Tis the season for GDC, VRDC, and a whole host of other 3D, gaming, and immersive technology-related events. This week, combining the spring Virtual Reality Developer Conference and Game Developer Conference, Moscone Center in downtown San Francisco is teeming with developers, designers, audio engineers, marketing, and business folks across the games, entertainment, and VR/AR industries. Today was Day 1.
While I had a chance to check out the expo floor at last year’s GDC, this was the first time that I had the opportunity to attend more of the conference events and sessions. What I wasn’t expecting was the popularity of the talks – many of them had lines all the way across and wrapping around the conference center floors. That said, I got into a couple today that I wanted to share highlights from, since I definitely learned a lot.
Jesse Schell, Lessons Learned from a Thousand Virtual Worlds
Always an enjoyable speaker to listen to, Jesse Schell, CEO of Schell Games (I Expect you to Die) presented on the highlighted lessons that his studio uses to build immersive experiences based on the 15 years that he’s spent teaching at Carnegie Mellon in a project-intensive environment building class. Some of the key takeaways were well-known to the VR industry (don’t make people sick, hands are good) but seeing those principles executed in examples dating back over the past two decades was a fascinating way to kick off the start of the week.
Some of the advice he gave:
- Create unexpected twists in your experience. While familiarity breeds immersion, (another central point that was made during the talk) Schell explained that predictable experiences in VR don’t tend to stay engaging for extended periods of time. My takeaway here was that developers and designers should explore ways to remove the limits of expectation from their players, instead focusing on creating an experience that is easy to predict.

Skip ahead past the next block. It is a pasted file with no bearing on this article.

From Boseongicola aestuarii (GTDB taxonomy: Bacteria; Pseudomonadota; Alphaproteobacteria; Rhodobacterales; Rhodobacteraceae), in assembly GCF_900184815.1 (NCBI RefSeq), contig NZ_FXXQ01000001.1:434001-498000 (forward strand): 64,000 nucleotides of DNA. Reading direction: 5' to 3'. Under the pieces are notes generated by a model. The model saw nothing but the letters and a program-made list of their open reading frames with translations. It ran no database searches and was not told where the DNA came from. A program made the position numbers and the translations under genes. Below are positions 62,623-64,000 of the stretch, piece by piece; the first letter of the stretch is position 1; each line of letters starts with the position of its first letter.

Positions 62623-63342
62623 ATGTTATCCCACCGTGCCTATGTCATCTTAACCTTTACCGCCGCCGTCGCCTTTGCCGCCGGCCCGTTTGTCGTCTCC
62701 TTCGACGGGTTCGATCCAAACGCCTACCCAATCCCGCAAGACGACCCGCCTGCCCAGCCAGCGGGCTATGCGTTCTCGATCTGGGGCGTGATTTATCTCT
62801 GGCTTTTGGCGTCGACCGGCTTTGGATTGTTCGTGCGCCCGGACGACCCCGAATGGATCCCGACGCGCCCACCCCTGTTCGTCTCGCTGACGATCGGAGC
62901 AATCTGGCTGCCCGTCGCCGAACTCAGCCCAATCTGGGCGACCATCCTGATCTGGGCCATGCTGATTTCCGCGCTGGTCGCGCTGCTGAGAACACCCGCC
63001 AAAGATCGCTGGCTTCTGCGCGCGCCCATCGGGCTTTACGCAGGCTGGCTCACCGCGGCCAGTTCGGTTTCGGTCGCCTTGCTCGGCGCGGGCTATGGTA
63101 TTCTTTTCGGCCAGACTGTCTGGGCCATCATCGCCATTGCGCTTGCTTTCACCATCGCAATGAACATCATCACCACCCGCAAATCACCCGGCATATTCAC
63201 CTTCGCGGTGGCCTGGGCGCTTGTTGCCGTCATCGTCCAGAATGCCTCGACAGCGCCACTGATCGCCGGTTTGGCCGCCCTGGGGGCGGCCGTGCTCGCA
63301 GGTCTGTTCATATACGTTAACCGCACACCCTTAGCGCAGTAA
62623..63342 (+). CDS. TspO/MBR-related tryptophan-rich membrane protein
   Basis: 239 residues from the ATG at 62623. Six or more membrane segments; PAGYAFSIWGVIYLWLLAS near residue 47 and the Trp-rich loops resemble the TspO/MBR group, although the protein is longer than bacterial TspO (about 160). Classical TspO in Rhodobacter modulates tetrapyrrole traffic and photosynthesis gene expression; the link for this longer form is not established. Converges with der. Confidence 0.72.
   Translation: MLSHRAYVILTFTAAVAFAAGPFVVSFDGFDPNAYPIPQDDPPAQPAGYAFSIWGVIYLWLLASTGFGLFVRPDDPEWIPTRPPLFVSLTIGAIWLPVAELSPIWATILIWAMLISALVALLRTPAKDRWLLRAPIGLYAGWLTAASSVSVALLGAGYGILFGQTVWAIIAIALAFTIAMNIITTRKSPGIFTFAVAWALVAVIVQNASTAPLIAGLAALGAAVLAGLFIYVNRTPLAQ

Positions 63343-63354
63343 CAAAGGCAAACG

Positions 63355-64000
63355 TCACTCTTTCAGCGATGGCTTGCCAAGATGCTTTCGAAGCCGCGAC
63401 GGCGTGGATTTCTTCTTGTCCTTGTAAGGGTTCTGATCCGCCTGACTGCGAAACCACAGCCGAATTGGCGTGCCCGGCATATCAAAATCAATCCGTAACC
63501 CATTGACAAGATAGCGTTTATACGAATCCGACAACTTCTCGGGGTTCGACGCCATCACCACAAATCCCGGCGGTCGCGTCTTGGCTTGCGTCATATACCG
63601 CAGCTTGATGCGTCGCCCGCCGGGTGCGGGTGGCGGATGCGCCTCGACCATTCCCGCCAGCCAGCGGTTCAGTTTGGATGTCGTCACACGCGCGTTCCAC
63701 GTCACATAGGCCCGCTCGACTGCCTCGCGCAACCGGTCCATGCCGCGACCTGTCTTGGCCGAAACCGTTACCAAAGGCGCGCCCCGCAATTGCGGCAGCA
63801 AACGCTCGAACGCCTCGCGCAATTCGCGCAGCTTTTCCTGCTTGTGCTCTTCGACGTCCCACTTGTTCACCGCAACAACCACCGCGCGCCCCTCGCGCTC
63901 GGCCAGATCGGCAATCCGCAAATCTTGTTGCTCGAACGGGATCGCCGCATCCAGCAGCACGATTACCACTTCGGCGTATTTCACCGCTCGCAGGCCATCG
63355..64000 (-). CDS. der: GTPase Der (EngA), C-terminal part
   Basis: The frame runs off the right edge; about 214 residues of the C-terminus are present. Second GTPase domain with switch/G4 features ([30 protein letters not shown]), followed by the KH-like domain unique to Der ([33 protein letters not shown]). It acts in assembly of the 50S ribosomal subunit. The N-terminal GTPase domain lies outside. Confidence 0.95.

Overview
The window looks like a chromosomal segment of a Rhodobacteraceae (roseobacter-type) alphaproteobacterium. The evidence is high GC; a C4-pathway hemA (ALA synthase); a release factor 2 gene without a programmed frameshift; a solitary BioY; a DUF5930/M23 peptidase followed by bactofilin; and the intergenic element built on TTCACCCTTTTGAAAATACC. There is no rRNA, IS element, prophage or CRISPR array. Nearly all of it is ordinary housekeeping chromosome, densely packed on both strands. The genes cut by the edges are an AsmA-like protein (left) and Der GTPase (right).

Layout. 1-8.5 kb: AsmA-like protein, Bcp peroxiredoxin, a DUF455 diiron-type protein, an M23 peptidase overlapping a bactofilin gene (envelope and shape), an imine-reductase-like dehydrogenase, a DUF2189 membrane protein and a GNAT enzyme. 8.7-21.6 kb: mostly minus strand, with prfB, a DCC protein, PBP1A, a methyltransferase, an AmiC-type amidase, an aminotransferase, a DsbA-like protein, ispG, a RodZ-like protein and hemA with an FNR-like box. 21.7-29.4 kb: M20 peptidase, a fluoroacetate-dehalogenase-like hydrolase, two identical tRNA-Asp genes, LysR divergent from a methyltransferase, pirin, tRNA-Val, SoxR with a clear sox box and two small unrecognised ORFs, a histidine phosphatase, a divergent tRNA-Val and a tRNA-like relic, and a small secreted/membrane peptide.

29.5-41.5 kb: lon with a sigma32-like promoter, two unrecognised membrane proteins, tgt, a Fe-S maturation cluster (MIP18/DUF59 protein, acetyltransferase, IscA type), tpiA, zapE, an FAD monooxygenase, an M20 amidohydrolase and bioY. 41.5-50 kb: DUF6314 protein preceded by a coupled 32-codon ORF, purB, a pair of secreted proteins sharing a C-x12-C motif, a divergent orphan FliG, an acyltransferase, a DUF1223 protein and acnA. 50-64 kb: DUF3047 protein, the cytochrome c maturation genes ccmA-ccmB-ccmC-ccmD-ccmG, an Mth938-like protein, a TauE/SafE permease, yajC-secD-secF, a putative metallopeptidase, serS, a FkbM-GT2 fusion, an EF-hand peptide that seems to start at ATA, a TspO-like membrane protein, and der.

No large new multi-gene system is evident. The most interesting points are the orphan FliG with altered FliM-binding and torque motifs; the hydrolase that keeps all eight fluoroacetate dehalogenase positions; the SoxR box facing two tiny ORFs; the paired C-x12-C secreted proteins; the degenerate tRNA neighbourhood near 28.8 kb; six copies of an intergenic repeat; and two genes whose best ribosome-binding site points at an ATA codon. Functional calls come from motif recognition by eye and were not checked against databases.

- Eating can be a delightful mechanic that isn’t overused in VR. While the lack of easily available taste simulators may deter designers from adding it into an experience, it turns out that playing with our sense of consuming goods (or, in one example, enemies!) in virtual worlds can be a silly and fun way to engage users.
- Not all objects should behave in the same exact way. Schell discussed the importance of custom object interactions, and the examples he gave all showed off how well-designed interactions, even ones that disobey the laws of a purely physics-based environment, can create better experiences.
Sean Bouchard, How Twitch made me a Better Teacher
I’ve been playing with the idea of live streaming more of my virtual reality creation lately, so this talk came at a great time. Bouchard, an instructor at USC and Twitch streamer, talked about different ways that live streaming made him a better teacher at the USC Interactive Media and Games lab. Not only did I get some great background information on Twitch as a platform, I also learned about the culture of the ecosystem, strategies for teaching about games and immersive applications, and best practices for live streaming.
- Talking to an audience and narrating game play is a useful way to articulate what works or doesn’t work in an application, deconstruct the design, and identify experience goals. These were all common discussions that happened both while streaming and in the classroom.